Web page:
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BUDGET DANCE: High hurdles remain for the most ambitious pieces of Gov. Martin O'Malley's legislative agenda, setting up a frantic sprint in the final week of the 2011 General Assembly session if the Democrat hopes to score major victories in the first year of his second term, Annie Linskey and Julie Bykowicz report for the Sun.

Differences between the House and Senate versions of the governor's pension overhaul led to a breakdown in budget talks Friday afternoon, a development that will likely mean lawmakers will miss the deadline for passing the spending plan, blogs Annie Linskey for the Sun.

Things may be more orderly in Annapolis when it comes to the horse-trading taking place to resolve budget difference. But that is only because the governor and the leaders of the General Assembly's two chambers are like-minded Democrats. The same basic lack of realism that infects the federal politicians has infected the state, writes the editorial board for the Annapolis Capital.

PENSION SUSTAINABILITY: It is not unusual each year for the House of Delegates and Senate to disagree over parts of next year's budget that will take them several meetings of a conference committee to resolve. What is unusual, writes Len Lazarick of MarylandReporter.com, is that some of the key disputes involve the long-term sustainability of the state’s pension system and benefits for retirees, and what those will cost in decades to come.

BOOZE TAX FOR BUDGET: Senate President Mike Miller said Friday he would be open raising the alcohol tax at a faster pace than it would be under current legislation, but only if the money is used to address a structural imbalance in the state budget, the AP reports in a story in the Daily Record. The Sun's editorial board gives a breakdown on how members of the state Senate voted on the proposed alcohol tax hike, which will take place over three years.

RX DRUG ABUSE: In an effort to battle prescription drug abuse, the 2011 General Assembly is expected to pass legislation to create a monitoring system that would require pharmacies to log each filled prescription in a database, allowing prescribers in doctors' offices, emergency rooms or urgent care facilities to check before writing prescriptions for the same medications, Meredith Cohn reports for the Sun.

GRASMICK'S LEGACY: Nancy Grasmick's extraordinary leadership raised the bar on what was possible for schools across the state and won Maryland national recognition as an education powerhouse. She's going to be a tough act to follow, writes Glenn McNatt in his Second Opinion column for the Sun. Maryland politicians have gotten plenty of mileage out of the successes of the state's schools. But those successes can be traced back to the mileage racked up by state School Superintendent Nancy Grasmick – some of the mileage the hundreds of miles a week to attend meetings and visit schools.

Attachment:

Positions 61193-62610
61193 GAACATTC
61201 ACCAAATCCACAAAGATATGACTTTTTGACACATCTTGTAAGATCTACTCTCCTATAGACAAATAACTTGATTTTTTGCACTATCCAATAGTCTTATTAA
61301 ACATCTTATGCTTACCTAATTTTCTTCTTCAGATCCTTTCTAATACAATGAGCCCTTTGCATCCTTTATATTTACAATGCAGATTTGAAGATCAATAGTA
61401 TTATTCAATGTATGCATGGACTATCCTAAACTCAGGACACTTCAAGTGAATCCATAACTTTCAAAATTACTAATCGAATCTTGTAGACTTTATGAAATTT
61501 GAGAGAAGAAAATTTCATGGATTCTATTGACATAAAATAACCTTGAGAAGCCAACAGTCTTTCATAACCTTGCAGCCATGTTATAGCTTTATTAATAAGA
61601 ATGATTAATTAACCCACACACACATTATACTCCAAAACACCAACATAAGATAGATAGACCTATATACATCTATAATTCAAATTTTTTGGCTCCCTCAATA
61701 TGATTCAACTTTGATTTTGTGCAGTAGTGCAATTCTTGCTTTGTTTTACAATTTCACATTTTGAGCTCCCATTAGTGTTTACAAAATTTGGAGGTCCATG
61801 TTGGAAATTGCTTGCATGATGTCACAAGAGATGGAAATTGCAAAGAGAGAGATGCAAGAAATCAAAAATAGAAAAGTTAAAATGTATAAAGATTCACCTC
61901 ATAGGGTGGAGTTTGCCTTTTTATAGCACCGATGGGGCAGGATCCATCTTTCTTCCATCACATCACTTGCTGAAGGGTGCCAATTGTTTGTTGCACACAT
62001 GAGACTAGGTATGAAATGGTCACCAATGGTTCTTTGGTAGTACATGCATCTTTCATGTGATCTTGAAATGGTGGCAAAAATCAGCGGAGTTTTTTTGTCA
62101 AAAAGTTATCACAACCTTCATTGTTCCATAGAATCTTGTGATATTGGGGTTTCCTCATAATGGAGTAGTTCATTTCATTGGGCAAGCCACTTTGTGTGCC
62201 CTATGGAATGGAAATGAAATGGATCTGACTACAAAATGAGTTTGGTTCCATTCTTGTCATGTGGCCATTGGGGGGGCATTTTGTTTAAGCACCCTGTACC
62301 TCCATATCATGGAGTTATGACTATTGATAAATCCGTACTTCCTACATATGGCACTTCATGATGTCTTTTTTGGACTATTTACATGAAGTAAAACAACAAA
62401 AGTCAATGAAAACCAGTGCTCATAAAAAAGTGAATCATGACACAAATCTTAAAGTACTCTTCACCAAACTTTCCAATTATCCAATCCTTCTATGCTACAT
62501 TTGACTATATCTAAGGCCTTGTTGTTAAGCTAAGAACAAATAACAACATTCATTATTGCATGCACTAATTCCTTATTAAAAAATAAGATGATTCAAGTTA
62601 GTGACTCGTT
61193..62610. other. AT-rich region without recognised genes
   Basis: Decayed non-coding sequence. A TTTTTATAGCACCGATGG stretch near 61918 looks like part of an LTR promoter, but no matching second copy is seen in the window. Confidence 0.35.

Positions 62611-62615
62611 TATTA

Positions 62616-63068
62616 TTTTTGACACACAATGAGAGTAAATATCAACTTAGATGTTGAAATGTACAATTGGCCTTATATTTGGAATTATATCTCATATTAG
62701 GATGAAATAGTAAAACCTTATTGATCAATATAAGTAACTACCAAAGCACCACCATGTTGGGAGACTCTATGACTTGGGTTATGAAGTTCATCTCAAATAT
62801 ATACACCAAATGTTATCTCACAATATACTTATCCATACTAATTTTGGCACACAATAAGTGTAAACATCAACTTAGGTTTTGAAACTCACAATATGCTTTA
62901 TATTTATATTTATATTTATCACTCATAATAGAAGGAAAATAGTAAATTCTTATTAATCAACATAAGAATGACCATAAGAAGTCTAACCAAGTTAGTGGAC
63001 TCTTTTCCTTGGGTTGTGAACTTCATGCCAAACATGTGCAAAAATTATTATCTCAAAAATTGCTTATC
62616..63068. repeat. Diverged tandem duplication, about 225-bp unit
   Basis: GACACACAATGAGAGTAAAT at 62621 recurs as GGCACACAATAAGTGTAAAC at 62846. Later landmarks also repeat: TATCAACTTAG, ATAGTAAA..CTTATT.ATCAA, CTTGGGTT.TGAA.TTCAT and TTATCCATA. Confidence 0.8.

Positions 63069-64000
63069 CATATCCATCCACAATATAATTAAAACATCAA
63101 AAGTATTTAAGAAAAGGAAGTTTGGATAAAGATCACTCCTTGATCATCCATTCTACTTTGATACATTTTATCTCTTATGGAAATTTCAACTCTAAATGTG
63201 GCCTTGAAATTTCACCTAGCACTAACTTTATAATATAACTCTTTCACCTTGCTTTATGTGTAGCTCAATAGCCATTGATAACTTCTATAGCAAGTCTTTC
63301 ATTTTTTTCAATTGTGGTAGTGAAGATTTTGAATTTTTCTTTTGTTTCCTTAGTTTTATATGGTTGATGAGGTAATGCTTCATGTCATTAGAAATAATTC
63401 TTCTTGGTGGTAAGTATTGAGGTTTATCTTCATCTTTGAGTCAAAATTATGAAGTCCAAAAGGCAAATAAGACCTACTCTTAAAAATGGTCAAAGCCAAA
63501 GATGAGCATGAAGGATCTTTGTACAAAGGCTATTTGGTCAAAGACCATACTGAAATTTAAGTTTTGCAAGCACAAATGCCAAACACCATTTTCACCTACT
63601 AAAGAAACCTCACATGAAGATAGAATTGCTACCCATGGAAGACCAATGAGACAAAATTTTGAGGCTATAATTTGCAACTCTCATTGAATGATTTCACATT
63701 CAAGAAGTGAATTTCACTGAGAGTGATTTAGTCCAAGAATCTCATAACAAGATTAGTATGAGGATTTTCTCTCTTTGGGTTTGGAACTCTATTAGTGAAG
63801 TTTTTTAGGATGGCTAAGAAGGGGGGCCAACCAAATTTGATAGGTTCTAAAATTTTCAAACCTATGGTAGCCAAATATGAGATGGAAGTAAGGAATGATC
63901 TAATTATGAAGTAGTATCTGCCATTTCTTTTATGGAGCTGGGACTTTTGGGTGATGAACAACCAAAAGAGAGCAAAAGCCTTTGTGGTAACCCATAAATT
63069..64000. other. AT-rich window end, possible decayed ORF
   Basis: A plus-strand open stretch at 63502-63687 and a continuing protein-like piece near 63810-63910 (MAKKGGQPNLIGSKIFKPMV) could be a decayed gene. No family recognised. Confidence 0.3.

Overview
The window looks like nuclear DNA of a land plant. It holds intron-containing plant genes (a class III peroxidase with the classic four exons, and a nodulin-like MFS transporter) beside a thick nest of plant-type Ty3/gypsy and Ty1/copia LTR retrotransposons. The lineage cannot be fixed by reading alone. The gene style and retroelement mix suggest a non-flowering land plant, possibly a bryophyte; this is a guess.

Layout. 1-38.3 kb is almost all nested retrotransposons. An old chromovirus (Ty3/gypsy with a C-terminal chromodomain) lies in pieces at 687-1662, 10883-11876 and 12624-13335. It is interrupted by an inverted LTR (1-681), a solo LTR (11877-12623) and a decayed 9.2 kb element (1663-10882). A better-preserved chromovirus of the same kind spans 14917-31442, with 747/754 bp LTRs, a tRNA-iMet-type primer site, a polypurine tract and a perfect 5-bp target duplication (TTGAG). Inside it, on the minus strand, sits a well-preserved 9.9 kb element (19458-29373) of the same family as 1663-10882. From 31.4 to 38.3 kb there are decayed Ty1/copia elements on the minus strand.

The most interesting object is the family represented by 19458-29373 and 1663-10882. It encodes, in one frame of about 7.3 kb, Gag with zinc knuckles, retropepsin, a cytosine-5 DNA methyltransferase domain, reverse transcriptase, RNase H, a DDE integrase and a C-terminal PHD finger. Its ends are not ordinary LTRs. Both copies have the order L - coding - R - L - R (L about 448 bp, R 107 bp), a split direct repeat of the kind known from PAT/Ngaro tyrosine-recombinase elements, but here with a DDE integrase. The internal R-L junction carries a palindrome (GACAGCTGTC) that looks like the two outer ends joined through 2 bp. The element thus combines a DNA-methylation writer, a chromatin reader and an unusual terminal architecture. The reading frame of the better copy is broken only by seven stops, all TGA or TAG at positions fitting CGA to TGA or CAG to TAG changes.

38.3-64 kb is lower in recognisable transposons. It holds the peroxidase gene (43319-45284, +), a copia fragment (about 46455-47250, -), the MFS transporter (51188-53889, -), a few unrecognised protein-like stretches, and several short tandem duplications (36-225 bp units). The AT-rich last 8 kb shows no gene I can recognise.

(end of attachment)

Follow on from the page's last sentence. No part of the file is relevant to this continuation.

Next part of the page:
MEDICAL POT: Delegates say they want to rewrite a Senate plan to decriminalize marijuana for medical patients, though many expressed support for the overall concept, Julie Bykowicz blogs for the Sun.

STEM CELL FUNDING: David Saleh Rauf of the Capital News Service reports in the Annapolis Capital that House and Senate budget writers once again are debating how much the state should spend to fund a program that's helped make Maryland a national leader in stem cell research.

FARM BILL: Del. Kathy Afzali says her bill to protect farmers from the estate tax is not dead, but it could use some help from Marylanders, reports the Frederick News Post's Meg Tully.

WIND DEBATE: WEAA-FM's Marc Steiner hosted Brad Heavner, of Environment Maryland, and Jay Hancock, of the Sun, to discuss the future of wind power in Maryland. Proponents argue that it's Maryland's best hope for moving from fossil fuels, while opponents argue that it is more expensive and less environmentally beneficial than what proponents claim.

TRASH ENERGY: While Gov. O'Malley labors to overcome lawmakers' reluctance to subsidize huge wind turbines off Ocean City, another bill is steaming ahead with incentives for facilities that make energy by burning trash, Timothy Wheeler reports in the Sun.